Yes, bees do have knees! In fact, bees have segmented legs that consist of six different segments. These distinct segments are joined together by different joints. One of these joints can be generally referred to as bees’ knees. Interestingly, bees have hairs on their knees which are used to collect the build-up of pollen.
If you hang out with people whose vocabulary is better than ‘ordinary’, i.e., people who use words like ‘boondoggle’, ‘ennui’, ‘panacea’ etc. in casual conversations, then you may have heard them using the expression “bees knees” in sentences to comment on the outstanding quality of a certain subject. In other words, when you refer to something as ‘the bee’s knees’, it means that you’re appreciating its excellent quality. Consider its usage in the following sentence:
“I love your earrings! They truly are the bee’s knees!”
As mentioned earlier, the phrase ‘the bee’s knees’ in this sentence signifies that the earrings are top notch.
This might make you wonder whether the reference to bee’s knees in this idiom really has anything to do with bees and their legs, or whether it just put there to make the idiom sound memorable.
To investigate the answer, let’s start with what we humans officially understand by the word ‘knee’.
The Human Knee
The knee joint, as you already know, connects one’s leg with its corresponding thigh. It consists of two distinct joints: the tibiofemoral joint (between the femur and tibia), and the patellofemoral joint (between the femur and patella); this is why the knee joint is also referred to as a compound joint.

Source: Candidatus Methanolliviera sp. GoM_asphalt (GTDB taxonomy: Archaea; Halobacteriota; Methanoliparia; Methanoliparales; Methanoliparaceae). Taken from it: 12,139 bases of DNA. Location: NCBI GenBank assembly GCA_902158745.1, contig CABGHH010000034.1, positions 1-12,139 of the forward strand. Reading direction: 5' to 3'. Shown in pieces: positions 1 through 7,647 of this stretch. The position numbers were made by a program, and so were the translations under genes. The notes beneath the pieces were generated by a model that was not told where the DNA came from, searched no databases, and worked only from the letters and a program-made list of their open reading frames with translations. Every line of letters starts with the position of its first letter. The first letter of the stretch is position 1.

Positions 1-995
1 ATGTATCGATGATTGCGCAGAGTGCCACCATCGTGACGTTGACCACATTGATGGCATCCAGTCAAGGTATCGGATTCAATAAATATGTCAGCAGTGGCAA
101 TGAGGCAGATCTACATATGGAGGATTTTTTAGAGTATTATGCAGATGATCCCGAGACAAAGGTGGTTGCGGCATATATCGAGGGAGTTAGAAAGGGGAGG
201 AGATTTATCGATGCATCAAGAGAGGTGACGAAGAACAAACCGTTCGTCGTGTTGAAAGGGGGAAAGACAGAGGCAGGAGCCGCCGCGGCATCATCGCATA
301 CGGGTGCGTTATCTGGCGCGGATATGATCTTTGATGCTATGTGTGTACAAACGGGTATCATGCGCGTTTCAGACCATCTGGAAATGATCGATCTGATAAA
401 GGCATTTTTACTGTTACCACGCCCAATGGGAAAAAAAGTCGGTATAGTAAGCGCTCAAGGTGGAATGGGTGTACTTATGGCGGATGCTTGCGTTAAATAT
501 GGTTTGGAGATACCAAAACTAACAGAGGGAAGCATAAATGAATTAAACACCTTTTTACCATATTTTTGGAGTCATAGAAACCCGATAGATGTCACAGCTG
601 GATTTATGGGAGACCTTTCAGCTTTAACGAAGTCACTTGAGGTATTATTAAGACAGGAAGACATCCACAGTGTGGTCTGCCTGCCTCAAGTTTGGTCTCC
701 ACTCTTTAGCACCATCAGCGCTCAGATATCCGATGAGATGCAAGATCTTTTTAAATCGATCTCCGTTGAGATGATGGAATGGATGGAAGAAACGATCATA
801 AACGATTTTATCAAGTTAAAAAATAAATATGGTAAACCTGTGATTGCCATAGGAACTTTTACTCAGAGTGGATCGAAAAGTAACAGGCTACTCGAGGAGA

In layman’s terms, the knee is the joint that enables the leg to bend and fold, and with that, helps in performing many leg movements. The knee is the largest joint in the human body and is quite prone to wounds, injuries and certain disorders.
This was a brief outline of the human knee; now, let’s take a look at the ‘bee knee’.
The Bee Knee
Bees have three pairs of legs – the front, middle and rear – which have corresponding sets of tools. A bee leg consists of six distinct segments, namely the Coax, Trochanter, Femur, Tibia, Basitarsus and Tarsi. With that information in mind, the leg of a bee is clearly more complex than a human’s, at least in terms of the number of segments it has.
These segments are connected with the help of joints; the one joint that most resembles a human’s knee in terms of its location on the bee leg is the joint that connects the tibia and the femur.
So, if you compare the human leg with a bee’s, it seems that the latter certainly has a joint that bends like a knee. In purely biological terms, this joint is referred to as the femoro-tibial joint.
Is the phrase ‘the bee’s knees’ related to bees at all?
Well, we’re not really sure.
You see, the usage of the phrase ‘the bee’s knees’ started at some point in the early 20th century in America. At that time, there was no scientific importance attached to it; it was simply one of those nonsenses phrases that sounded nice (“bee’s” rhymes with “knees”), but didn’t mean anything.
Back then, a few other nonsensical yet jaunty expressions, like “the kipper’s knickers”, “the snake’s hips”, “the cat’s pajamas/whiskers”, “the monkey’s eyebrows” and so on, were also quite popular.
Interestingly enough, none of these have anything to do with reality, with the exception of “the bee’s knees”.
Explanation of the meaning of “the bee’s knees”
As mentioned earlier, “the bee’s knees” is used to refer to something of excellent quality. A likely (but unconfirmed) explanation behind this is related to sacs present on bees’ legs. Bees carry pollen (that they collect from flowers) back to their hive in small, hairy sacs/baskets on their legs.
These sacs appear somewhat large and spectacular, and have ‘goodness’ (i.e., pollen) concentrated in them. As a result, some believe that the idiom “the bee’s knees”, which alludes to something of great quality, refers to the treasure trove of pollen these bees can store near their “knees”.